Phillip Galt is portrayed by Carleton G. Young, one of Radio's most recognizable voices. The part of Ellen Norris is portrayed by Betty Moran, a solid Radio character actor and aspiring B-Film actress and songstress. Once Galt reveals himself to Ellen as The Whisperer, she reluctantly agrees to aid Galt in his dual-identity, while attempting to discourage him from undertaking the more dangerous aspects of his fight against organized crime.

The far more successful examples of this genre often benefitted from some of the 19th and 20th Century's greatest authors, writers and adapters. This short-lived series was, by contrast, penned by NBC writers Jonathan Price and Ann Gill. Given the narrow, short-lived arc of the premise of The Whisperer character and his quest, the writing remains consistent and effective for all thirteen circulating exemplars. The overarching theme is not particularly remarkable compared to its numerous predecessors, but the wrinkle is unique, and Galt's dual-identity translates well in this rare, short-lived series.

The series' various themes speak to many of the post-War and Cold War era crime problems, as well as effectively addressing the 1950s' rapidly emerging criminal concerns. Given the often topical and true-to-life criminal backdrop of the era, the series provides an interesting sociological time-capsule of sorts for the contemporary listener. While not generally recognized as one of the more memorable examples of the genre, The Whisperer provides an interesting twist, while further exposing Betty Moran in a more fully-developed recurring role. Ms. Moran had first gained Radio exposure as Carol Chandler in 1944's Dear John, and had been Radio's first Miss Sherlock in Meet Miss Sherlock (1947), one of Radio's first lady detectives.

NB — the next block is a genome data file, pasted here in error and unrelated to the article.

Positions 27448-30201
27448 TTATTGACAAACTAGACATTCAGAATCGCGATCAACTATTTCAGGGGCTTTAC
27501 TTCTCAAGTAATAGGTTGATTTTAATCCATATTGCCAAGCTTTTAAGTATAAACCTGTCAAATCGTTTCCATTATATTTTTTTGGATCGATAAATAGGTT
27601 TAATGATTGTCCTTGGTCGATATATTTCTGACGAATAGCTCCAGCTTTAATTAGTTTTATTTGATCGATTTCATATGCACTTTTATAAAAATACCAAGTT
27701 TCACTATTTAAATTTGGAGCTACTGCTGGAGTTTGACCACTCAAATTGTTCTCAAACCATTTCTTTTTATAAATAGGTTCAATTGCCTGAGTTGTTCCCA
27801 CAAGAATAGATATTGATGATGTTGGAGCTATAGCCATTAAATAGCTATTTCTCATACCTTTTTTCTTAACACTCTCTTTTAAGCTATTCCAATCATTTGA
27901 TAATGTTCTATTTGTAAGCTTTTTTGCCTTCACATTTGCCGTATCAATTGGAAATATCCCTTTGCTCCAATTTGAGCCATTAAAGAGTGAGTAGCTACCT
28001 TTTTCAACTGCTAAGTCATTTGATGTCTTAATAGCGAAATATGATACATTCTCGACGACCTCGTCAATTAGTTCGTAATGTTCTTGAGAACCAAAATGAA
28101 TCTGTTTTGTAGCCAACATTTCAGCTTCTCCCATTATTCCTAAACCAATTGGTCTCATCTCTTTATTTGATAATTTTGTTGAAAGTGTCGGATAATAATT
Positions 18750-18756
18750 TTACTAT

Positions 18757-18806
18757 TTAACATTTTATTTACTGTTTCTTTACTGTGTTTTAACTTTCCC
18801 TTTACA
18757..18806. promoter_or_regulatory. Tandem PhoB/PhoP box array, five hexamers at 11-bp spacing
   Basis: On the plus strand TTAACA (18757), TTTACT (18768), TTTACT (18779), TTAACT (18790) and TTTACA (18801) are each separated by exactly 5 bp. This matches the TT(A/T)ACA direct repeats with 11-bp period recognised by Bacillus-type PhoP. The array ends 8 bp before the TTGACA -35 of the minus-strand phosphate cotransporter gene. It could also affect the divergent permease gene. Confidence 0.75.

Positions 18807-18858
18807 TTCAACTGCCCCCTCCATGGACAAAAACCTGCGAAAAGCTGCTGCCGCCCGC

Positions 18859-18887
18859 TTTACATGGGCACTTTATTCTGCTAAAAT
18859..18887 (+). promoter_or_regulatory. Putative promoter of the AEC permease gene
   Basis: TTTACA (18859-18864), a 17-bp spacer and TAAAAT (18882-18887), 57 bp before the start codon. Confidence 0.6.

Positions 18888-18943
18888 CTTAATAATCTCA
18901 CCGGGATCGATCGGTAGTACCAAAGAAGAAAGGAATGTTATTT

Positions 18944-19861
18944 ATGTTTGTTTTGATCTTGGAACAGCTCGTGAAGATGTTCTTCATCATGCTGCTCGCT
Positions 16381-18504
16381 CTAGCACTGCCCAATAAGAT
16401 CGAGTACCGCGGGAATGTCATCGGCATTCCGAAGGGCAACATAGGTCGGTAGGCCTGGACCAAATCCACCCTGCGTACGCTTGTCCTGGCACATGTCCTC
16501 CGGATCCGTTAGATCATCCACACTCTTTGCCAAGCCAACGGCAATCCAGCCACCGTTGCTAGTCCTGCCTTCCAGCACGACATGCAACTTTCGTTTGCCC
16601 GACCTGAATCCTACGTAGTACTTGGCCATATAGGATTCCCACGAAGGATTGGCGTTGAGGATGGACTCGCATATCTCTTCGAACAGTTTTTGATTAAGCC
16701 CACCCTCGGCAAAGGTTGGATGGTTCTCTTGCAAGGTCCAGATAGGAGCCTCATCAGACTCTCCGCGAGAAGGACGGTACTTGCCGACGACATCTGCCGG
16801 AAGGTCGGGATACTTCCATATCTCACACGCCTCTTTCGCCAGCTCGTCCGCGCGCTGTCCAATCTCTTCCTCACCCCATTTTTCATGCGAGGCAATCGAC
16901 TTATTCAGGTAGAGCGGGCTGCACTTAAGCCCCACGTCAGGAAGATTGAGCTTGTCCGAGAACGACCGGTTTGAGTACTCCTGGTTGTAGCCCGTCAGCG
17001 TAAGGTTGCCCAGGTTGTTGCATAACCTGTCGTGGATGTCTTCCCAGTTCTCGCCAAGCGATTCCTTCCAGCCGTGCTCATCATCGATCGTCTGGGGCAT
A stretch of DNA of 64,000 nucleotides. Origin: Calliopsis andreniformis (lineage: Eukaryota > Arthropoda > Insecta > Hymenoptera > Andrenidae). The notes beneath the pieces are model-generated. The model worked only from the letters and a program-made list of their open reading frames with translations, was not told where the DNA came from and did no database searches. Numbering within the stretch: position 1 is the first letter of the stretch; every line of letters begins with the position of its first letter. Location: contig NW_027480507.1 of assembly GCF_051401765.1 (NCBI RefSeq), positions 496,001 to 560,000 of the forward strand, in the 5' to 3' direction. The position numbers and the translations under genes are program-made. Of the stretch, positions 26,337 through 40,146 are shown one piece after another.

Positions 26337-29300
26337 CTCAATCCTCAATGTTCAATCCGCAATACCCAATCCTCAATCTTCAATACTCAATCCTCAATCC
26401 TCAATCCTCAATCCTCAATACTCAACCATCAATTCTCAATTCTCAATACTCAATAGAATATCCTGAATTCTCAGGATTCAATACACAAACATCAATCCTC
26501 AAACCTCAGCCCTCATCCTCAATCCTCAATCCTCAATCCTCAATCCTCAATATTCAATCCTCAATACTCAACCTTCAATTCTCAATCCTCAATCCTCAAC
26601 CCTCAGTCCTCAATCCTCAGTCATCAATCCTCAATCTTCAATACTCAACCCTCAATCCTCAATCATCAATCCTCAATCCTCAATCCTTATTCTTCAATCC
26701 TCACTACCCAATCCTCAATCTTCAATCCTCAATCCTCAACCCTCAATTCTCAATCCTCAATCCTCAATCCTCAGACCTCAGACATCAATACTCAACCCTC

The series never gained more than a 4.0 Pulse Report rating, keeping it consistently in about fifth place in most markets across the board. But for it's loyal fans, usually younger, they couldn't get enough of the evolving arc of The Whisperer and his undercover exploits.

For his part, Carleton G. Young gained another leading role near the end of a remarkable twenty-year Radio career of lead roles and solid character performances in all manner of Radio dramas. Young's Television career was taking off as well, and would extend to another remarkable fifteen-year career in Television.

Series Derivatives:

None
Genre: Anthology of Golden Age Radio Supernatural Crime Dramas
Network(s): NBC
Audition Date(s) and Title(s): Unknown
Premiere Date(s) and Title(s): 51-07-01 01 Title Unknown
Run Dates(s)/ Time(s): 51-07-01 to 51-09-23; NBC; Twenty-six, 30-minute episodes; Sundays, 5:00 p.m.
Syndication: None
Sponsors: Sustaining
Director(s): Bill Karn [Producer/Director]; Irene Humphrey and Dr. Stetson Humphrey [Creators].
Principal Actors: Betty Moran, Carleton Young, Eddie Firestone, Jerry Farber, Julius Crowlbein, Paul Frees, Ruth Perrin, Frank Gerstle, Jack Moyles, Jan Arvan, Dan Riss, Paul Dubov, Betty Lou Gerson, Byron Kane, Jerry Hausner, Eddie Fields, Sidney Miller, Bernard Phillips, Herb Ellis, James Nusser, James Bush, Peter Leeds, Stacy Harris, Charles Moody, Michael Ann Barrett, Edith Tackna, Harry Guardino, Larry Dobkin, Lee Miller, Gil Stratton, George Pirrone, William Conrad
Recurring Character(s): Philip Galt ['The Whisperer'] and Ellen Norris; 'The Syndicate.'
Protagonist(s): Philip Galt ['the Whisperer'] and Ellen Norris, formerly a nurse that assisted in Galt's throat operation. Lieutenant Denvers [Paul Frees]. Dr. Benjamin Lee, throat surgeon.
Author(s): Irene Humphrey and Dr. Stetson Humphrey.
Writer(s) Ann Gill, Jonathan Price
Music Direction: Johnny Duffy
Musical Theme(s): Johnny Duffy at the Hammond Organ
Announcer(s): Don Rickles
Estimated Scripts or
Broadcasts:
26
Episodes in Circulation: 13
Total Episodes in Collection: 13
Provenances:
Spot ad for The Whisperer from October 7 1951
Spot ad for The Whisperer from October 7 1951